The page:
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As a fuel, hydrogen is powerful enough to launch NASA’s space shuttles. It is also extremely environmentally friendly, as the only emission it produces when burned is water.

The EU considers pure hydrogen to be one of the backbones of its future energy system.

Hydrogen is extremely versatile. For example, it can be used to generate power in small and large power plants, operate electrical lorries, locomotives and ships, and provide buildings with heat – with zero emissions! It can also help make key industrial processes greener, such as steel production.

Hydrogen can be produced in two ways. As early as 200 years ago, pioneers managed to use electricity to split water into hydrogen and oxygen. This process is still well suited for storing energy in situations when there is insufficient access to solar and wind power, when batteries do not have sufficient capacity, or when energy needs to be stored for a long time.

However, if the EU is to get enough clean hydrogen for its energy system, it also needs to use hydrogen extracted from natural gas. Norway can contribute to this by splitting our natural gas into hydrogen and CO2. We can then sell the hydrogen, and convert the CO2 into carbon by using CCS (carbon capture and storage) and gas-based hydrogen plants.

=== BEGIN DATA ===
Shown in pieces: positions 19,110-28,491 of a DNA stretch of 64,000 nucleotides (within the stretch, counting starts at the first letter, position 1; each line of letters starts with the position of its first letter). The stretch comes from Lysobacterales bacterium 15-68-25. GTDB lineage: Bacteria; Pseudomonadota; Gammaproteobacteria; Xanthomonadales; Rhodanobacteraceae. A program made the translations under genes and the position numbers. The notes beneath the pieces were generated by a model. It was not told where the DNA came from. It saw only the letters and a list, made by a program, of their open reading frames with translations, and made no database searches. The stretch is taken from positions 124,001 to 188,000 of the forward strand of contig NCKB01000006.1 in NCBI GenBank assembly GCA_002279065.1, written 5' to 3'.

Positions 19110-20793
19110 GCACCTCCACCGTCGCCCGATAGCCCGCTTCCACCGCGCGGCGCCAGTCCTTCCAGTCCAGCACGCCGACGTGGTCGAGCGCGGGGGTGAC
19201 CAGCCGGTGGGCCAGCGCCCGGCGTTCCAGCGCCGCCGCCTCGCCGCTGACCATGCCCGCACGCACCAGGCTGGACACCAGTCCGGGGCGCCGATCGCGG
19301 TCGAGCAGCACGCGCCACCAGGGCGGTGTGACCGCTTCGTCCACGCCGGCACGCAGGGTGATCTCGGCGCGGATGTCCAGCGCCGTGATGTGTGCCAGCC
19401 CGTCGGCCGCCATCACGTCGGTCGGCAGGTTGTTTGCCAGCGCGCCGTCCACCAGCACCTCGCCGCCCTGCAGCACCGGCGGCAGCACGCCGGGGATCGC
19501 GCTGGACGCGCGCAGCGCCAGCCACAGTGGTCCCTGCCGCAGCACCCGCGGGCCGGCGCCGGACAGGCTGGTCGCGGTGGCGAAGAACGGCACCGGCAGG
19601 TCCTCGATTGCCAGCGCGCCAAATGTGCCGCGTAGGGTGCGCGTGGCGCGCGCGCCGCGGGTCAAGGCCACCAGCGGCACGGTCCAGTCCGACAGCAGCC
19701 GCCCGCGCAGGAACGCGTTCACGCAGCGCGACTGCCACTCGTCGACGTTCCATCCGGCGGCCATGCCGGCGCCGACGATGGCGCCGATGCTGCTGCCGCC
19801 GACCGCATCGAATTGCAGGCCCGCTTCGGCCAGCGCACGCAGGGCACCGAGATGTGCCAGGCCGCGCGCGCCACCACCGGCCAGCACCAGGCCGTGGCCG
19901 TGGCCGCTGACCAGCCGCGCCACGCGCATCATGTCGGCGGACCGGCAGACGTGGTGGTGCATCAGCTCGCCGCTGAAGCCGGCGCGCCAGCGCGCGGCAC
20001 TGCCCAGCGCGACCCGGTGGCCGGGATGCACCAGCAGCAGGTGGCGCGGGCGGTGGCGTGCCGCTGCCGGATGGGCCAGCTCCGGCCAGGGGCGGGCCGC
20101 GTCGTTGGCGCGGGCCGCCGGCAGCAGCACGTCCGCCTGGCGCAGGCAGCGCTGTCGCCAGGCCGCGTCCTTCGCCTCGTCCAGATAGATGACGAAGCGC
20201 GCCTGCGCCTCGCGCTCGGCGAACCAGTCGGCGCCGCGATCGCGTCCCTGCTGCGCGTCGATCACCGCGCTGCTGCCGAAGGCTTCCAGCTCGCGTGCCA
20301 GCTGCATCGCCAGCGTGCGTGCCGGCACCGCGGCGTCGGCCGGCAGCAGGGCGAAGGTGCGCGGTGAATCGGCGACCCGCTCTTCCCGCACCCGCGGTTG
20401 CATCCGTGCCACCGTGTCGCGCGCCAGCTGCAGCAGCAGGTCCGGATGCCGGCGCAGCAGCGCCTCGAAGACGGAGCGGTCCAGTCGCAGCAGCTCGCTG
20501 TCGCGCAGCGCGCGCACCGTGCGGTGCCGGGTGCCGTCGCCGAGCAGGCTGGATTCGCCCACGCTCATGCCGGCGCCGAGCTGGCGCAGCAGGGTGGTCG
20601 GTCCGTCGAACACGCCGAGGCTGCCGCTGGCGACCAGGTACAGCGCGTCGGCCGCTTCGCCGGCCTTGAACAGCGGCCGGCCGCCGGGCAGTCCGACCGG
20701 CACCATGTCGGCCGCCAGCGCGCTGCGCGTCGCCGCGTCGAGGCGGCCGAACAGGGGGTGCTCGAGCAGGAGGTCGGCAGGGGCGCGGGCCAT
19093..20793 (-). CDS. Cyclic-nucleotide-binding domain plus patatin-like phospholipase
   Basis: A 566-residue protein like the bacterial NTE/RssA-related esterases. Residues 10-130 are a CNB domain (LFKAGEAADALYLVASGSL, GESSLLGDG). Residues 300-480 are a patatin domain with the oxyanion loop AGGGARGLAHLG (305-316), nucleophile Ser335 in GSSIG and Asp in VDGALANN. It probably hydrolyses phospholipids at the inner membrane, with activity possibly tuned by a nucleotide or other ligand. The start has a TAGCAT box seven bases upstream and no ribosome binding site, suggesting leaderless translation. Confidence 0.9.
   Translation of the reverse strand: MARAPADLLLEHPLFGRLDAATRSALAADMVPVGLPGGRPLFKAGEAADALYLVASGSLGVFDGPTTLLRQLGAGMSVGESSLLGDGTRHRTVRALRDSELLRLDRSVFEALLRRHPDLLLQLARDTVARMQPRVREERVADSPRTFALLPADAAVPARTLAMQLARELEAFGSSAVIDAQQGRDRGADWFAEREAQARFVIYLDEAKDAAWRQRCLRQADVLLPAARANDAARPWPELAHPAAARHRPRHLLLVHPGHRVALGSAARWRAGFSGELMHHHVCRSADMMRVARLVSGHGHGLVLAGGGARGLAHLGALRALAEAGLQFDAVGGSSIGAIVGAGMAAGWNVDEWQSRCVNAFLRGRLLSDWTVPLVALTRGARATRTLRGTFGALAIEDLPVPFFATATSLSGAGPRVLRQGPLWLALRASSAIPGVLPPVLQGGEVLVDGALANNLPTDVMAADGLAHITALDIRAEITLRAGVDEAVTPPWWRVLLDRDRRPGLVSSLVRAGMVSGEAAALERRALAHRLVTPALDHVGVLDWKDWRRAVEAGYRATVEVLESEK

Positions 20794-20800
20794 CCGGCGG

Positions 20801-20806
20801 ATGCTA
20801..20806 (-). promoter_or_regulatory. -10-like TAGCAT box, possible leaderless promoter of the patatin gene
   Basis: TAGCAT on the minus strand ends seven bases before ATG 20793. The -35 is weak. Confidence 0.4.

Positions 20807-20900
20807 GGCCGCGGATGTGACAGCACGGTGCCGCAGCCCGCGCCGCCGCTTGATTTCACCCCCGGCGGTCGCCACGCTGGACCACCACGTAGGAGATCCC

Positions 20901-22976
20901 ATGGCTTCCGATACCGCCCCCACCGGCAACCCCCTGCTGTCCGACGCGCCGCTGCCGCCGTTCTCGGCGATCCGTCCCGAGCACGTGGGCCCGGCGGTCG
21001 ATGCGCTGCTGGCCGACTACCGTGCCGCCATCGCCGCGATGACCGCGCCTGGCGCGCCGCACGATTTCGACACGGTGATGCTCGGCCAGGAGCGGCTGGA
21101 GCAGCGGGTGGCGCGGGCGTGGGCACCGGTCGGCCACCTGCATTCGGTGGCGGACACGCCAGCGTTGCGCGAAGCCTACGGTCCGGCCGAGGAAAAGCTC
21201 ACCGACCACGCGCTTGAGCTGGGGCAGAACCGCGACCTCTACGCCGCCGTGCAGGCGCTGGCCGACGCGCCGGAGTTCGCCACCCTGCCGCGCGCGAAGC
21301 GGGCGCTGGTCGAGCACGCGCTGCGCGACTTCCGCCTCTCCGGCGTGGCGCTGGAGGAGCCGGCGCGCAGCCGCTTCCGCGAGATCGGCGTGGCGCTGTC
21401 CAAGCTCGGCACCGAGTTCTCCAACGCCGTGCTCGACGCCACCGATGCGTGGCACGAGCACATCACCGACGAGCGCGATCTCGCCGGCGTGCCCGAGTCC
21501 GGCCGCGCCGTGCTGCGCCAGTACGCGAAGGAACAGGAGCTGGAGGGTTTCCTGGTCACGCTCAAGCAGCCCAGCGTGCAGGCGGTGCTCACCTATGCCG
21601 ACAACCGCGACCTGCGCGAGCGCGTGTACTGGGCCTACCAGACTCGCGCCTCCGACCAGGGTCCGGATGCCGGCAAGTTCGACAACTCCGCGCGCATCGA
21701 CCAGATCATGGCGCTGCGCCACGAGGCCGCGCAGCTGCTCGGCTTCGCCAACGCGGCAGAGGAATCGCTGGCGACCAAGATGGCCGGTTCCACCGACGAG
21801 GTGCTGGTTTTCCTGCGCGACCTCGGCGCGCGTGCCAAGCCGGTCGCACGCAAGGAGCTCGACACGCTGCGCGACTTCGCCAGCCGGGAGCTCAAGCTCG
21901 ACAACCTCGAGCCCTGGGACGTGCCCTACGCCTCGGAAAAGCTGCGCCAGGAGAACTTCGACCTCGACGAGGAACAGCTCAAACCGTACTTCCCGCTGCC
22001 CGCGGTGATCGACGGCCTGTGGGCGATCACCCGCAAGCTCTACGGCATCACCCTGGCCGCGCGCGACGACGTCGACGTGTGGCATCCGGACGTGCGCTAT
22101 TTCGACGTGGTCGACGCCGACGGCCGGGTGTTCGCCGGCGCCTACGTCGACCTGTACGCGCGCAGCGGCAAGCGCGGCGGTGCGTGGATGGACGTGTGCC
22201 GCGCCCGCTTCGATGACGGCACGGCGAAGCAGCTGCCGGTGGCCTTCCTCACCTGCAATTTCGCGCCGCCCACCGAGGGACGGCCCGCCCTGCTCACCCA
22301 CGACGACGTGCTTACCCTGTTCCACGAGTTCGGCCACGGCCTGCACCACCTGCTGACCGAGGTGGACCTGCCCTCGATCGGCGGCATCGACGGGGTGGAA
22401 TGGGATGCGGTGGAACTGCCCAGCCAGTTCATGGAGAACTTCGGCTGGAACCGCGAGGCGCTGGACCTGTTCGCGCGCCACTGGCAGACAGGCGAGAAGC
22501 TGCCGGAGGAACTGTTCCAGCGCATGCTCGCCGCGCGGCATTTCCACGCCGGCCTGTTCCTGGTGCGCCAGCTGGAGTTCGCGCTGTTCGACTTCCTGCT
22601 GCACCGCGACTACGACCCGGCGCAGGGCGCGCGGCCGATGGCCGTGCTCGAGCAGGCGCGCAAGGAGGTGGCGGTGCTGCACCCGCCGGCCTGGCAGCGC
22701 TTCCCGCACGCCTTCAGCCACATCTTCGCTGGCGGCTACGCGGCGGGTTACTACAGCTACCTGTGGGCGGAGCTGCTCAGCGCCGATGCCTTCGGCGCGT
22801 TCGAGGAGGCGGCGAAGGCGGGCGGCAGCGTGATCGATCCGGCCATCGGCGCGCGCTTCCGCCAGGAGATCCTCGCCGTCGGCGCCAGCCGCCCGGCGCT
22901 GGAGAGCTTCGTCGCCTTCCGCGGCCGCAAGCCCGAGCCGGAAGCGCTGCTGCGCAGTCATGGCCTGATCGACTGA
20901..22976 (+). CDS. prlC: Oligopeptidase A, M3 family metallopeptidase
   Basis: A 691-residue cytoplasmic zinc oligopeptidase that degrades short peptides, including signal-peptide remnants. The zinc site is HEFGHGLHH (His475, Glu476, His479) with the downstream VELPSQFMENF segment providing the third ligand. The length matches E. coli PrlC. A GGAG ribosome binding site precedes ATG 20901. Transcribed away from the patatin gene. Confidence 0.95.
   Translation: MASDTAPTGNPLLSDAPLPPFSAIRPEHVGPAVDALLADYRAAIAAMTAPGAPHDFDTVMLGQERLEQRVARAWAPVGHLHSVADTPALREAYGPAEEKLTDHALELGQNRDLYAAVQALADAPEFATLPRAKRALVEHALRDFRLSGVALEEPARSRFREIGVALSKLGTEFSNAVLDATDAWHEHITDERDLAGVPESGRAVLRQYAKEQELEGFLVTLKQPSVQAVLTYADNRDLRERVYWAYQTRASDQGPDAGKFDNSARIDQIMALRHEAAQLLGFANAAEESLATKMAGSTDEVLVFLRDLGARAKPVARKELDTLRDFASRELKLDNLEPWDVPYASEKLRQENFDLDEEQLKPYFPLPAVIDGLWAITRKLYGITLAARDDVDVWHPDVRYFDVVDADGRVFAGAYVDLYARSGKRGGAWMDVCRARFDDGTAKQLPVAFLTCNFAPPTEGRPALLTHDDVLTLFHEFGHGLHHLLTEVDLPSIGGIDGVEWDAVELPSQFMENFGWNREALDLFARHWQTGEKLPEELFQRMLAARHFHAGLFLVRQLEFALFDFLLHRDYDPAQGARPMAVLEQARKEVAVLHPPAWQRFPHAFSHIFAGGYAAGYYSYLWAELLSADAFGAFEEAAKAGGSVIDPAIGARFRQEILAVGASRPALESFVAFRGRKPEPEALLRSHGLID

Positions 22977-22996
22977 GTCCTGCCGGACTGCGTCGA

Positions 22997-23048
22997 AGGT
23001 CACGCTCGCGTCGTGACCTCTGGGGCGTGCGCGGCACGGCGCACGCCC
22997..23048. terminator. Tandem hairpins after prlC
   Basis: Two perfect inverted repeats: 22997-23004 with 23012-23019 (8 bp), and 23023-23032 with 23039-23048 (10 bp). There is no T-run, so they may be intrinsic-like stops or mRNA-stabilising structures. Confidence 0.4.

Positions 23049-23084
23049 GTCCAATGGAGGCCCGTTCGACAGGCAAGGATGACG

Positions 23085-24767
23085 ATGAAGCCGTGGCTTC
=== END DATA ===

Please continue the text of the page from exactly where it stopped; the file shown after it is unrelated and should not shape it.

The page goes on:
SINTEF conducts research into important areas within the clean hydrogen value chain from production to transport, storage and end use.

Knowledge of these areas provides Norway with a golden opportunity to develop new green industry that the world will need in order to beat the climate crisis.

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NOK 120 million for the green shift in the aquaculture and fishery industry

The Norwegian Minister of Trade and Industry Iselin Nybø (V) and the Norwegian Minister of Education and Research Guri Melby (V) were in Trondheim yesterday to present NOK 120 million to the ZeroKyst project. Among other things, ZeroKyst will enable a Norwegian consortium to demonstrate solutions for hydrogen-electric vessels and mobile energy supply for fisheries and aquaculture.